Plenty of people in many of our initial, ideal filming locations were near-vehemently opposed to the project. Getting permits for highway use in Moab, Utah, where police stopped Gabby’s boyfriend, Brian Laundrie, while she was a passenger in the van? Forget it, don’t even ask.  Homes, apartment buildings, and small-business establishments all asked the same thing: “What’s the film about?” After our reply, kept as brief as possible within the legal bounds, their response was always no. 

Thora Birch on Why It Isn’t Too Soon for Her Film The Gabby Petito Story

Thora Birch on the set of The Gabby Petito Story, her feature directorial debut.

A week into filming on our 16-day shoot, we still did not have some major locations that simply couldn’t be replaced or altered. It was an incredible stress on our line producer, locations department and pretty much all of our department heads, who were already wearing multiple hats in some odd ways (I had my costume designer on recon in Jackson Hole, Wyoming).  

Our location dilemma bled into many aspects of production, including the ability to have properly prepared shot lists, or even a filming schedule we could rely upon more than a day or two out.  

That’s not uncommon for a production moving at the pace of a small indie — but we also had to operate within a general structure that Lifetime prefers its signature films not to depart too far from. And we needed our actors to reach deep emotional depths, while knowing that Gabby and Brian’s families and friends are still raw from the international attention the case received.  Daunting stuff.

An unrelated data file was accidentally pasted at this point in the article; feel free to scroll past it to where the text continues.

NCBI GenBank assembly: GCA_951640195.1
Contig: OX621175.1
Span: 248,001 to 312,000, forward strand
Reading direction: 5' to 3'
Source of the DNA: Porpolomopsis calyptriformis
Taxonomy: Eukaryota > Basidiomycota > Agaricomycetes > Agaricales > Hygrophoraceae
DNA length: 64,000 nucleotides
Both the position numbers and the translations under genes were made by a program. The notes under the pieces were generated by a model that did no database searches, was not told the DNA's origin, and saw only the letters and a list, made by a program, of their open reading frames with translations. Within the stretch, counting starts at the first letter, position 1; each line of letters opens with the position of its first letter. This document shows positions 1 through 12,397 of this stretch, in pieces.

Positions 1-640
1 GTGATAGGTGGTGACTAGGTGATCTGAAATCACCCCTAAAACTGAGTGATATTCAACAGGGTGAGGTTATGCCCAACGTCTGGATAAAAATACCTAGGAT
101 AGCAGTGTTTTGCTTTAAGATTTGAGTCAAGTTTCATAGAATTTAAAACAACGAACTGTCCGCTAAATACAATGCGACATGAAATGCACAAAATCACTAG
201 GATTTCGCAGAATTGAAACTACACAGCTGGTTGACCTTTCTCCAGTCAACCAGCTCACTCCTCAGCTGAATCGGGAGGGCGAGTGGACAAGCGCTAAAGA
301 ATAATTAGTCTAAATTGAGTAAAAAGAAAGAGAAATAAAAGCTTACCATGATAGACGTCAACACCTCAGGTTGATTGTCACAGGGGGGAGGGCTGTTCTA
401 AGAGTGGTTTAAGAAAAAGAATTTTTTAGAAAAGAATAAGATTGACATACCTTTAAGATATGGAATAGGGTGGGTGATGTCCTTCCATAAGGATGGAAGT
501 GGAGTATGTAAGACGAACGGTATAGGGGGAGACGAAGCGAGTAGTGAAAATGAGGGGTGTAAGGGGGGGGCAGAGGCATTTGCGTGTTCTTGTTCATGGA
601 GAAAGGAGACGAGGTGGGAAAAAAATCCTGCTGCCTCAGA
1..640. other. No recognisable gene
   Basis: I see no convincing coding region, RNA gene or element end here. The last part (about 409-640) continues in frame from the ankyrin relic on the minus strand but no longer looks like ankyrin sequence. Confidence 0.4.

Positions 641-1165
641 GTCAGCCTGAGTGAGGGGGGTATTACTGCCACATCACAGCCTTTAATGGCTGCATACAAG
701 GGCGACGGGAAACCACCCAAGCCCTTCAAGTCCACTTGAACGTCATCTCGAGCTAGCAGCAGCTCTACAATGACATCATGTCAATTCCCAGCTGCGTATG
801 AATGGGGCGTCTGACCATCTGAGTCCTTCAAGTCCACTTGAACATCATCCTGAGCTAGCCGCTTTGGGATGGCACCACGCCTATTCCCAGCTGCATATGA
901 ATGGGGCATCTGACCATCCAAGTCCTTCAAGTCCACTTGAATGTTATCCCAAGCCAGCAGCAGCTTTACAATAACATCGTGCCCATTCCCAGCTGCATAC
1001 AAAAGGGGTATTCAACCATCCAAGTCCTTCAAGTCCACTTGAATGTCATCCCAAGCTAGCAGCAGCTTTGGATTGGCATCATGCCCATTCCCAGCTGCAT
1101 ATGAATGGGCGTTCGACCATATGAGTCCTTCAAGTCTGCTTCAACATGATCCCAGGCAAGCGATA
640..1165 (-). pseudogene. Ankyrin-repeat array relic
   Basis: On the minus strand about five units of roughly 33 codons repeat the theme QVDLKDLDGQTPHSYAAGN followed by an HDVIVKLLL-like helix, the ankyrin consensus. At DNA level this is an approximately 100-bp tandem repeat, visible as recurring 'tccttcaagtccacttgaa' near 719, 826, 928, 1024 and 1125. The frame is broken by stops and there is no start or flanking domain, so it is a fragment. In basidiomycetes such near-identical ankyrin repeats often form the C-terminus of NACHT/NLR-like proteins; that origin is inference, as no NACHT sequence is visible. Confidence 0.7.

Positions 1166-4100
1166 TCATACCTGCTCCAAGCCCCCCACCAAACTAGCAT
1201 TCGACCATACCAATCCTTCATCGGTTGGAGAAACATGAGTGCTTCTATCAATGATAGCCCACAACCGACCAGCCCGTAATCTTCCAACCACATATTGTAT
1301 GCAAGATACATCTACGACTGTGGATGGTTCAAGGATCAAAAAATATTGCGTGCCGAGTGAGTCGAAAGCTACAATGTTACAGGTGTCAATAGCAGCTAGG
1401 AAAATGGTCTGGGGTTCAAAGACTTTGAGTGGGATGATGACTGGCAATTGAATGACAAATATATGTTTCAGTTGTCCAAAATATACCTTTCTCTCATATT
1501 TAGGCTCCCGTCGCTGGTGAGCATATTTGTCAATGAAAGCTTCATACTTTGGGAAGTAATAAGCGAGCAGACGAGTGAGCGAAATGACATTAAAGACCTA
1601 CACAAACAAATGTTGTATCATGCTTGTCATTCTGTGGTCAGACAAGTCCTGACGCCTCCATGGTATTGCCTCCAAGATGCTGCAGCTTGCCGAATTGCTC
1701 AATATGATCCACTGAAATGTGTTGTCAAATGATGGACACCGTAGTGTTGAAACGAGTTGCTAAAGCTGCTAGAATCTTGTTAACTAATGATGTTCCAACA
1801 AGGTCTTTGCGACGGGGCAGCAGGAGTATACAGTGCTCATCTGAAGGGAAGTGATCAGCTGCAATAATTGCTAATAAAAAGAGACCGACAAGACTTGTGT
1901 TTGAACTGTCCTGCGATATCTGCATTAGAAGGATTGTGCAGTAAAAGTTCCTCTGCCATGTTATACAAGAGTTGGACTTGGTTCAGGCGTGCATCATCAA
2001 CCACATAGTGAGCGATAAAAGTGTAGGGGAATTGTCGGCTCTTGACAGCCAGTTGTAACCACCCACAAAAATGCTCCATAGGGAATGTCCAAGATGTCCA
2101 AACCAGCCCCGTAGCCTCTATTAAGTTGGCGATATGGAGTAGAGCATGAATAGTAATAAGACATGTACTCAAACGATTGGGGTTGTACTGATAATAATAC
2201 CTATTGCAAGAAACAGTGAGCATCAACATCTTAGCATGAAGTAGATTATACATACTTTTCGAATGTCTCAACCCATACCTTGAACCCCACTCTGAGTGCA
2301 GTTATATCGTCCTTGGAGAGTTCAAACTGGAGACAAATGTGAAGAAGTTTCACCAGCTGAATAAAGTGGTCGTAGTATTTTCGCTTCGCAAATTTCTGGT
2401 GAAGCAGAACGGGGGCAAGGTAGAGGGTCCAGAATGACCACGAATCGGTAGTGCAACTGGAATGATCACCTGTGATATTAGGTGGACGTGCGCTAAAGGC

I was beyond fortunate to have found two young actors — Skyler Samuels and Evan Hall — who were not only unbelievably talented professionals, but also absolutely lovely individuals who approached their portrayals with nothing but respect and the shared intention of bringing Gabby and Brian to life as honestly as they could, given the wealth of information available about the timeline and acceleration of the verifiable violence Gabby experienced.  

Two or three days specifically stand out that I honestly don’t know how we all got through.  Between heat, a dizzyingly changing schedule, and a few paparazzi doggedly following our crew and cast around, It’s no surprise one or two of my crew decided to work off-set when we filmed the most delicate scenes.  

As in many tough shoots, ultimately all of our struggles, fatigue, and occasional self doubts forged us into a quick family. We were bonded by a deep sense of responsibility to be as sensitive to the subject matter, and our main characters, as possible. Our shared intention is to bring Gabby’s experiences to life as a cautionary example.  If one person makes a change in their relationships for the better after viewing this film, then it will be a success.

And yeah — it’s been said before, but making movies is an insanely difficult task requiring creativity, yes, but a bunch of other annoying little political considerations as well.  I can’t wait to do it again. 

The Gabby Petito Story, directed by Thora Birch, airs on Lifetime Saturday at 8/7c and is available for streaming the next day.

Main Image: Thora Birch on the set of The Gabby Petito Story.